Four decades ago, countries around the world were using the word ‘Sudbury’ as a unit of pollution. The city was the single largest point source of sulfur dioxide emissions in the 1960s, producing about 2.5 million tonnes per year.
According to John Gunn, director of the Vale Living With Lakes Centre at Laurentian University, that’s bigger than all of Europe today. “Countries were saying, how many Sudburys do you produce?” said Gunn. “And the answer to that question wasn’t one. It was less than one.” Air quality, however, was the tip of the iceberg.
The region had been reduced to a barren wasteland (often referred to as a moonscape) after only a few decades of mining and smelting. Local vegetation was devastated by acid rain and logging, as Sudbury earned a reputation of being one of the most infamous disasters in North America.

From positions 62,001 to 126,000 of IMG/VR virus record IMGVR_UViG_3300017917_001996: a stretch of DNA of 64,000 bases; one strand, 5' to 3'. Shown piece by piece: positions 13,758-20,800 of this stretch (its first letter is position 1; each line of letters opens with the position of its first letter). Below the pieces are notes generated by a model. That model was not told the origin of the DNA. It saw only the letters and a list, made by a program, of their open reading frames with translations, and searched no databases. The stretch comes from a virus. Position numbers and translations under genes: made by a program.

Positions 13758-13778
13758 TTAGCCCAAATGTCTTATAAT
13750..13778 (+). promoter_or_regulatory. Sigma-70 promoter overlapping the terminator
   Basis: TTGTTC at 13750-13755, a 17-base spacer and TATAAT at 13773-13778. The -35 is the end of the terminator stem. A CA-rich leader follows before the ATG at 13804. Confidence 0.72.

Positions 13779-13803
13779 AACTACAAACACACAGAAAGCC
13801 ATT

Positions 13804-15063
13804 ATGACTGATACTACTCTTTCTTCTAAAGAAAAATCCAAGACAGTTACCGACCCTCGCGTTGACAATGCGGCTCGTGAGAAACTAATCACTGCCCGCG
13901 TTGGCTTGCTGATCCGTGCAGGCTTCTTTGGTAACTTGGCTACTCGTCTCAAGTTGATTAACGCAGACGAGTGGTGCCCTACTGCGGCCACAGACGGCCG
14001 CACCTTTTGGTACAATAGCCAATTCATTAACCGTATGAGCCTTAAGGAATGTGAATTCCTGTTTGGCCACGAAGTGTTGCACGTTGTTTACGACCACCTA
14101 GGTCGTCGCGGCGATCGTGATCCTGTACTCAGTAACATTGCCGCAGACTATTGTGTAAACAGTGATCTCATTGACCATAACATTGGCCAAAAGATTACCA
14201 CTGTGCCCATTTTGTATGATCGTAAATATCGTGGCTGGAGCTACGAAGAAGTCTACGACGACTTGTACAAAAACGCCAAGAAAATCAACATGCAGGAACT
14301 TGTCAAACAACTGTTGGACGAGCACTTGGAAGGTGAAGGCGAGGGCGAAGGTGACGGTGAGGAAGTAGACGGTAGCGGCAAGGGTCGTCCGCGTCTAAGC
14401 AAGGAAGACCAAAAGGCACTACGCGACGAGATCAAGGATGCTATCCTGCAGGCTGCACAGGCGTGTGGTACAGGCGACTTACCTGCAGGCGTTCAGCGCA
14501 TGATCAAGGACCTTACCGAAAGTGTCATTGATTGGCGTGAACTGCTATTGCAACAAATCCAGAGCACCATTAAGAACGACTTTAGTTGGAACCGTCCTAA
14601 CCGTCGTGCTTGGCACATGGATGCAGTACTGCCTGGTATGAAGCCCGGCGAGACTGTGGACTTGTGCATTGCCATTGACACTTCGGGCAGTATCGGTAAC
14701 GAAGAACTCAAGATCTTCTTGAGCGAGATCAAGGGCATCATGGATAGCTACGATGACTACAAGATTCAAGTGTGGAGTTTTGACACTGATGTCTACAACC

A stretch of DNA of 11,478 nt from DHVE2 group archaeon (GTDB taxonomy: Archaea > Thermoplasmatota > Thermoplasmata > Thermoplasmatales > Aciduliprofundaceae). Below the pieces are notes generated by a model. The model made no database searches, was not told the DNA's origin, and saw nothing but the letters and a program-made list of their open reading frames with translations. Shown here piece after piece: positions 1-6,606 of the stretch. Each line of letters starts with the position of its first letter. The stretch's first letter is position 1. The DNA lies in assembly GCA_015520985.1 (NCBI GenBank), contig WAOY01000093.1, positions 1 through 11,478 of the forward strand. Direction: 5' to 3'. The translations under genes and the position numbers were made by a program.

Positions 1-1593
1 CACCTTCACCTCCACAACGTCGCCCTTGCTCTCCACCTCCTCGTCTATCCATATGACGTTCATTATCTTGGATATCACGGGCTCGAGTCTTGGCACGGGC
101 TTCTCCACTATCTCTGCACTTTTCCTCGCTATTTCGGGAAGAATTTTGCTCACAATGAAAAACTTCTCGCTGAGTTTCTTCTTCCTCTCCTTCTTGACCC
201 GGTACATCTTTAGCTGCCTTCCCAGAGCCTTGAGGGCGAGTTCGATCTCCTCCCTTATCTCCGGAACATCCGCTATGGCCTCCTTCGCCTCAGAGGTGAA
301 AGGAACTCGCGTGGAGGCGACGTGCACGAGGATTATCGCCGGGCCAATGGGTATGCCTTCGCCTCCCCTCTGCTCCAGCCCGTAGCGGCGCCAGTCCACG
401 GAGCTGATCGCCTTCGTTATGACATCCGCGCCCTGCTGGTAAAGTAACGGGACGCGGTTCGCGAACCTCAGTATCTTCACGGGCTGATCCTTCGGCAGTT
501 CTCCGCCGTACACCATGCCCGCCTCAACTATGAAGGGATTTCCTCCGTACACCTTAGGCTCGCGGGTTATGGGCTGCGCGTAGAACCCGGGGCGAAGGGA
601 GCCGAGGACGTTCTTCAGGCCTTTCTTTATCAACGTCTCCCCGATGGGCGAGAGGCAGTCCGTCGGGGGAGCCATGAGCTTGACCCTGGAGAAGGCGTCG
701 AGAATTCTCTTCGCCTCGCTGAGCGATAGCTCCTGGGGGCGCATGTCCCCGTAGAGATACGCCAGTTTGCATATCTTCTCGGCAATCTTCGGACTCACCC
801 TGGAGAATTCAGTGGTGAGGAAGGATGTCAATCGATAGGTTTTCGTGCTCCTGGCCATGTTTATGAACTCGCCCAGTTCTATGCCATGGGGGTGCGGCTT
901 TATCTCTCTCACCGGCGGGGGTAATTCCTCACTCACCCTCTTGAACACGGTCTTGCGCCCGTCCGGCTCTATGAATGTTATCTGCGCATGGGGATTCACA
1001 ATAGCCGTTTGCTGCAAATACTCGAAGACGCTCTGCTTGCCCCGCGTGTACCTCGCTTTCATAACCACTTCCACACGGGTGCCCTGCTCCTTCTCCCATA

The before photos are damning: the black rock landscape littered with tree stumps was a scene out of a post-apocalyptic future. In the summer of 1978, the city initiated one of the largest land reclamation efforts in the world.
Public pressure forced the government to introduce pollution control legislation to address widespread concern about air quality, and later, in the 1980s, acid rain.
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